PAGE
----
First Published: 2006-12-26

 
Noam Chomsky Comments on the Iraq Study Group Report
 

What matters is the opinion of Iraqis. If there is remaining doubt, the question of withdrawal should be submitted to a referendum, conducted under international supervision to minimize coercion by the occupying forces and their Iraqi clients, says Noam Chomsky .

 

Middle East Online

[Interview by Kaveh L. Afrasiabi]

Kaveh L. Afrasiabi: What is your reaction to the Iraq Study Group's Report?.

Noam Chomsky: One notable feature of the Report is its lack of concern for the will of the Iraqi people. The authors surely are aware of the polls that reveal that 2/3 of the population of Baghdad want US troops to be withdrawn immediately, that 70% of all Iraqis want a firm timetable for withdrawal, most of them within a year or less, that 80% believe that the US presence increases violence, and that almost the same percentage believe that the US intends to keep permanent military bases. But the implicit assumption is that policy should be designed for US government interests, not those of Iraqis; or Americans, also ignored. There is also no inquiry into those guiding interests, or why the US invaded, or why it fears to allow a sovereign and more or less democratic Iraq, though the answers are not hard to find.

The proposals are in part a wish list (Wouldn't it be convenient if Syria and Iran would help us?), and in part limited by crucial qualifications -- for example, withdrawal of combat troops "not needed for force protection," though they will be needed, if only because US trainers embedded in Iraqi units will be at risk in a country where 60% approve of attacks on US soldiers. The US will also retain control over logistics, and deployments in and around Iraq as well as air power will permit force projection on White House orders. President Bush is urged to declare that the US does not intend to keep military bases, but there is no call for their construction to cease, so such a declaration is not likely to be taken seriously by Iraqis, just as they dismiss fashionable Western claims about "democracy promotion." The Report recommends reorganizing "the national oil industry as a commercial enterprise," but does not elaborate on what this implies, presumably to deflect obvious questions about the goals of the invasion. In general, the Report adopts standard imperial doctrine; the interests of the victims are at best secondary; tactical adjustments are designed to enhance the goals of the conquerors.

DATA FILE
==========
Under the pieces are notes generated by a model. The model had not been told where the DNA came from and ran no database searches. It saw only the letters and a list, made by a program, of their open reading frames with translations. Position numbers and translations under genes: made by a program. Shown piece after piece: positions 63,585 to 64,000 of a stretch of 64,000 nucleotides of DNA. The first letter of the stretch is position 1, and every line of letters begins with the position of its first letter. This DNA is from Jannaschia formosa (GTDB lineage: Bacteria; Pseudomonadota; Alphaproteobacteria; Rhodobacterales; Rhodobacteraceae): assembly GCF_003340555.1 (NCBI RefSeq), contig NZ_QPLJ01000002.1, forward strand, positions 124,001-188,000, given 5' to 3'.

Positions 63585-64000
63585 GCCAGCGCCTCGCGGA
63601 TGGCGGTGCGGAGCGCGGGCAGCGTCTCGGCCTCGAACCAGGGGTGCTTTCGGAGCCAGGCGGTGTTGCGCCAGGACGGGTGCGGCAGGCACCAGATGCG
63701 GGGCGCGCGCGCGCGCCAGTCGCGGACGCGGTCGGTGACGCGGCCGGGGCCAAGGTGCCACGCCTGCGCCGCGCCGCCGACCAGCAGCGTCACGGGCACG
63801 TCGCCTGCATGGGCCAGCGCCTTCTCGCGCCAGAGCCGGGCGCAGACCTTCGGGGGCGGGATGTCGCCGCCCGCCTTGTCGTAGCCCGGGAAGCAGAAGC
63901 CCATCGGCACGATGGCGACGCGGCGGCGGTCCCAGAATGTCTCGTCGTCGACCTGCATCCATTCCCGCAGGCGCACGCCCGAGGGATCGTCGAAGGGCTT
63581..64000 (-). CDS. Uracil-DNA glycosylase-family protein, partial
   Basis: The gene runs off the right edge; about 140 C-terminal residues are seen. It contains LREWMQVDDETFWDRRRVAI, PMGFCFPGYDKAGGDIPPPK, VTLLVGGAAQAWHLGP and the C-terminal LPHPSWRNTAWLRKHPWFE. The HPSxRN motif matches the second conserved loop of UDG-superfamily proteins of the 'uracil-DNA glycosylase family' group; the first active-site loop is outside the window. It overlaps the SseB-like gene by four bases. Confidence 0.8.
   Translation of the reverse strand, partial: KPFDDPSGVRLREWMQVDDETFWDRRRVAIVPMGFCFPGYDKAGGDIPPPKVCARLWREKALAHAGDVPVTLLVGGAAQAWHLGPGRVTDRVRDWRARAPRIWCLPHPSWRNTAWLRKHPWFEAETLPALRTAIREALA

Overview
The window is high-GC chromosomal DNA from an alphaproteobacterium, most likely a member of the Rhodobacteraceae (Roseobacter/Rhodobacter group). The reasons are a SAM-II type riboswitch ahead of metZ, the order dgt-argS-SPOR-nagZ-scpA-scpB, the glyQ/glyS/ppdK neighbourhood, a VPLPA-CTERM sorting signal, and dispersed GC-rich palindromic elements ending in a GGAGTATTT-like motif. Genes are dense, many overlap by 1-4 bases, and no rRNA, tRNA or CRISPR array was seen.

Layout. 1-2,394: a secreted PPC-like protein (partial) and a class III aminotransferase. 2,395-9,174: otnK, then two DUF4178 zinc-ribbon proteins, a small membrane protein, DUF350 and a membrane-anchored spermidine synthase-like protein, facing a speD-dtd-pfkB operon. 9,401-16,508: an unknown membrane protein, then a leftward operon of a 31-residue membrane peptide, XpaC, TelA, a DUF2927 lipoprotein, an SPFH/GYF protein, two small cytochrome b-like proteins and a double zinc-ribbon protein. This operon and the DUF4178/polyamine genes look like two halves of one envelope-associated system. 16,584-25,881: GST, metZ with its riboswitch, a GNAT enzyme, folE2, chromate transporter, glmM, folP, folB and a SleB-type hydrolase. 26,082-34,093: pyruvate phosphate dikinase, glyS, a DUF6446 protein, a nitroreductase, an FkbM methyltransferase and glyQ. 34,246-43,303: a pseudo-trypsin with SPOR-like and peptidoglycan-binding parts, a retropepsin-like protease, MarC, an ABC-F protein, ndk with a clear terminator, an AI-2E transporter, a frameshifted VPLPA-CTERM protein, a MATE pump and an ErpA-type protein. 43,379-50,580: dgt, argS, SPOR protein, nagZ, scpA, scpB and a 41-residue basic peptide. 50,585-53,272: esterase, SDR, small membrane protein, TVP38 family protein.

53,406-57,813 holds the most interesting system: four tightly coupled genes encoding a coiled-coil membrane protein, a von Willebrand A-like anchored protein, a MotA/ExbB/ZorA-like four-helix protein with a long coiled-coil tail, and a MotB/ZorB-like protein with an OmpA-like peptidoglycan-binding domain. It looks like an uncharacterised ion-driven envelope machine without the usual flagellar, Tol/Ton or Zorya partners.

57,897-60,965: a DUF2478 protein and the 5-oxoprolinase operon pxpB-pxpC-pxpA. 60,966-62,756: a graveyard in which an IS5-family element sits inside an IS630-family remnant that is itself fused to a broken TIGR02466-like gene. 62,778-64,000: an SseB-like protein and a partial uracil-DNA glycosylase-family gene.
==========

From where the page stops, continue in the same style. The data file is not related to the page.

KA: Do you concur with the report's conclusion that sectarian conflict is the principal cause of violence in Iraq?

NC: The claim begs the most important question: What is the source of the sectarian conflict? There is a good reason why the Nuremberg Tribunal determined that aggression is "the supreme international crime," differing from others in that it encompasses all of the evil that follows.

KA: The report points at the connectedness of the Iraq crisis with the Arab-Israeli conflict, recommending a more spirited US role regarding the latter. What are the chances that this will happen?

NC: The Report refers to Bush's "commitment to a two-state solution," failing to mention that Bush rejects this long-standing international consensus even more strongly than his predecessors, who, with only occasional departures, have blocked it (with Israel) for 30 years. In Bush's version, Israel will annex valuable lands and major resources (particularly water), leaving the remnants dismembered by infrastructure project and other modalities, and imprisoned as Israel takes over the Jordan valley.

The Report calls for direct talks for Palestinians who "accept Israel's right to exist" (an absurd demand) but does not restrict Israelis to those who accept the right of a Palestinian state to exist, which would, for example, exclude Israel's Prime Minister Olmert, who received a rousing ovation in Congress when he declared that Israel's historic right to the land from Jordan to the sea is beyond question.

The proposals offer little hope for a reversal of long-standing US-Israeli rejectionism, which in fact reached its peak with Baker's endorsement of the Shamir-Peres rejection of any "additional" Palestinian state in 1989 (Jordan by implication being a Palestinian state), in response to the formal endorsement by the PLO of the international consensus.